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Cost-effectiveness of a photopethysmographic procedure for screening for atrial fibrillation in 6 European countries

Steffen Wahler (), Ralf Birkemeyer, Dimitrios Alexopoulos, Zbigniew Siudak, Alfred Müller and Johann-Matthias Schulenburg
Additional contact information
Steffen Wahler: St. Bernward GmbH
Ralf Birkemeyer: Herzklinik Ulm
Dimitrios Alexopoulos: Attikon University Hospital, National and Kapodistrian University of Athens Medical School
Zbigniew Siudak: Jan Kochanowski University
Alfred Müller: Analytic Services GmbH
Johann-Matthias Schulenburg: Universität Hannover

Health Economics Review, 2022, vol. 12, issue 1, 1-13

Abstract: Abstract Background Strokes cause an estimated annual health care burden of 170 billion euros across Europe. Atrial fibrillation is one of the major risk factors for stroke and increases the individual risk 4.2-fold. But prevention with anticoagulants may reduce this risk by 70%. Screening methods are employed to detect previously undetected atrial fibrillation. Screening studies in various European countries show a high degree of undetected atrial fibrillation. This study aims to assess the cost-effectiveness of systematic screening with a smartphone application, named Preventicus Heartbeats. It is a hands-on screening tool for use on smartphone to diagnose AF with high sensitivity and specificity. Methods A previously published model for calculating screening cost-effectiveness was extended to 6 European countries covering a wide range in terms of treatment costs and epidemiologic parameters. Results The use of screening lowers the cost per case in countries with comparatively high levels of health care costs (Switzerland: -€75; UK: -€7). Moderate higher costs per case were observed in 4 countries (Greece: €6; Netherlands: €15). Low levels of health care costs result in less or no potential for further cost reduction (Poland: €20; Serbia: €33). In all countries considered, the model showed an increase in effectiveness measures both in the number of strokes avoided and the quality adjusted life years. The number of strokes avoided per 1000 participants ranged from 2.52 (Switzerland) to 4.44 (Poland). Quality-adjusted life-years per case gained from screening ranged from 0.0105 (Switzerland) to 0.0187 (Poland). The screening procedure dominated in two countries (Switzerland, UK). For the remaining countries, the incremental cost effectiveness ratio ranged from €489/QALY (Greece) to €2548/QALY (Serbia). Conclusion The model results showed a strong dependence of the results on the country-specific costs for stroke treatment. The use of the investigated screening method is close to cost-neutral or cost-reducing in the Western European countries and Greece. In countries with low price levels, higher cost increases due to AF screening are to be expected. Lower costs of anticoagulation, which are expected due to the upcoming patent expiry of direct anticoagulants, have a positive effect on the cost result.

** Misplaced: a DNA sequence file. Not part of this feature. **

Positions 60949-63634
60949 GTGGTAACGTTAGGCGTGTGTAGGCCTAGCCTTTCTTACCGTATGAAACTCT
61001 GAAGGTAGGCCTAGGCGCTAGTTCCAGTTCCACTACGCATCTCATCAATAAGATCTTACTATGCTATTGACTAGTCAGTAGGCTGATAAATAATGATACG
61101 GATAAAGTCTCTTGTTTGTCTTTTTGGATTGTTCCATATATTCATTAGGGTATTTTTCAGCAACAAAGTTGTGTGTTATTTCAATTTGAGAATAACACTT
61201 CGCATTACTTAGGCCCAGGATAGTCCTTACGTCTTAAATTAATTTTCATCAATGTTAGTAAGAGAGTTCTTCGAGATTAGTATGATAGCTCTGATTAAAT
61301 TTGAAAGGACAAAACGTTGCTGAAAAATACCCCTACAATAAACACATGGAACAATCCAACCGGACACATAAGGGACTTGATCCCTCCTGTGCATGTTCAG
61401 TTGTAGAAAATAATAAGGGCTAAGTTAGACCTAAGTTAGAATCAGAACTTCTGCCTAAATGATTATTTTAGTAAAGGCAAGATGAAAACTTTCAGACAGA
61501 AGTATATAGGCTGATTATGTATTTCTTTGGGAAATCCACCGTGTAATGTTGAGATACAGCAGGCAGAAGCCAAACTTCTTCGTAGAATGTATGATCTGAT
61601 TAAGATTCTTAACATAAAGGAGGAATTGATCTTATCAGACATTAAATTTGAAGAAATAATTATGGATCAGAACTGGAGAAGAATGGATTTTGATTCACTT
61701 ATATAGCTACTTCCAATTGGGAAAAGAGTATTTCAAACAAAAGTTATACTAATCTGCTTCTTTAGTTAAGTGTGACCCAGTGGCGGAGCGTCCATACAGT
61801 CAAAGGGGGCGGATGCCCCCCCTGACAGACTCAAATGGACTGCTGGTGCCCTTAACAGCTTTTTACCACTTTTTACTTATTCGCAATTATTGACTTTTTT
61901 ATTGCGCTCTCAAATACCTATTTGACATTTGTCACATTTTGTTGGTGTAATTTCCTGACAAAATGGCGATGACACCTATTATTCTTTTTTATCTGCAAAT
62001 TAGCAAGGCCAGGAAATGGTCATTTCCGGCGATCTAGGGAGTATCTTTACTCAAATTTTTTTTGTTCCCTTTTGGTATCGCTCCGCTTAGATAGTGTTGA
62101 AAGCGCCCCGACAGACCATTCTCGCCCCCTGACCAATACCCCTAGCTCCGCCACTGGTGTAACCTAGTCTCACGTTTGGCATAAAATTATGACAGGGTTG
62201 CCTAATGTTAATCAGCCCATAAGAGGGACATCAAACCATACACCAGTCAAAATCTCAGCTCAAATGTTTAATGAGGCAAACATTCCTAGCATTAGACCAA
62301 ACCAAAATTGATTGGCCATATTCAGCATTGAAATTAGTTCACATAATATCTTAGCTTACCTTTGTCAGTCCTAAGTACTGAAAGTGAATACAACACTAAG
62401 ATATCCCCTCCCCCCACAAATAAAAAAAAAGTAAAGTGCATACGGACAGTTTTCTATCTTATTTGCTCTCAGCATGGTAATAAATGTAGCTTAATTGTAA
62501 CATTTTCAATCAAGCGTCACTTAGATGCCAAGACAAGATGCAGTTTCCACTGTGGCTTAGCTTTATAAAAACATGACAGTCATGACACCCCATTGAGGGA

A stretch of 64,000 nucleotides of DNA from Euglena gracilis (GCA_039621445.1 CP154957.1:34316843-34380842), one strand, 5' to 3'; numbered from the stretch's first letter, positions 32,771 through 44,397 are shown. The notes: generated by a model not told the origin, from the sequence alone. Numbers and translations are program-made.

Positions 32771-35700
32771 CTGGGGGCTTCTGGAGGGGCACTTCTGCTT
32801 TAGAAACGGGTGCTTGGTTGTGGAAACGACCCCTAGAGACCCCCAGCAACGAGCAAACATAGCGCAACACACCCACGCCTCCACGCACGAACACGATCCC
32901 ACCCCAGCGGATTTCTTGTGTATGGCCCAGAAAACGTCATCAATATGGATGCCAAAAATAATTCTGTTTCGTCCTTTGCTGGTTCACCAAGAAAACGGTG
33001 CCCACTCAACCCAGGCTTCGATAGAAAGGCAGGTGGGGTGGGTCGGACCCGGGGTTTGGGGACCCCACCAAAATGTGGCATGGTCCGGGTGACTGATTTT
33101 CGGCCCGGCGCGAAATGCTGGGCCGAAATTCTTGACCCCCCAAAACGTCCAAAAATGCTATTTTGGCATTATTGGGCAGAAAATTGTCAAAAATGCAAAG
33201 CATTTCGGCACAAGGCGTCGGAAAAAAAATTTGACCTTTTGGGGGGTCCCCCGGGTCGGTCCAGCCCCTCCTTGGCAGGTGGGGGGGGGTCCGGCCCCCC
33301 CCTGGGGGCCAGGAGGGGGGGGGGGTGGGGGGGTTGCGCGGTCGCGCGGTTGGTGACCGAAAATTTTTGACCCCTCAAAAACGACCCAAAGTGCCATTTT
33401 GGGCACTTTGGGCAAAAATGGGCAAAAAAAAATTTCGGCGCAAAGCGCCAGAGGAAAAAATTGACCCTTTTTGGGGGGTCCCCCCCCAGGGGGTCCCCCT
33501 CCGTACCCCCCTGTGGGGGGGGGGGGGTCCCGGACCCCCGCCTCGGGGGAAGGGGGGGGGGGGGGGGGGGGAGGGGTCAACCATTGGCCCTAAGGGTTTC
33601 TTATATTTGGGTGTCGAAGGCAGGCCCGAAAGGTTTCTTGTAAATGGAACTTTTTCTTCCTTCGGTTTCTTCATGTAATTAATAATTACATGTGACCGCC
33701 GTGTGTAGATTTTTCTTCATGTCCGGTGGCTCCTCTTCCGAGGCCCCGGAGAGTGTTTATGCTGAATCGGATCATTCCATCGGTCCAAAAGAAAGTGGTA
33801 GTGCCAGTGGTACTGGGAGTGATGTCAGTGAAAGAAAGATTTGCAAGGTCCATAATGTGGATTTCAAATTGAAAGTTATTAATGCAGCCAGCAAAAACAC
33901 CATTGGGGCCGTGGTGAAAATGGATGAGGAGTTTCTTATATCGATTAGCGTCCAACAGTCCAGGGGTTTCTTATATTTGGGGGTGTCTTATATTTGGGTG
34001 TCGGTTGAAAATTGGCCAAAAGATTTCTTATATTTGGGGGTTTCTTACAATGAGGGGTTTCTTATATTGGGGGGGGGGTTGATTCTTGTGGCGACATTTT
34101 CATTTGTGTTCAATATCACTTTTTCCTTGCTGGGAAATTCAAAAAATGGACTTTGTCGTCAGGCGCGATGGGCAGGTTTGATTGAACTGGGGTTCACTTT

Keywords: Atrial fibrillation; Screening; Prevention of stroke; Cost-effectiveness analysis (search for similar items in EconPapers)
Date: 2022
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DOI: 10.1186/s13561-022-00362-2

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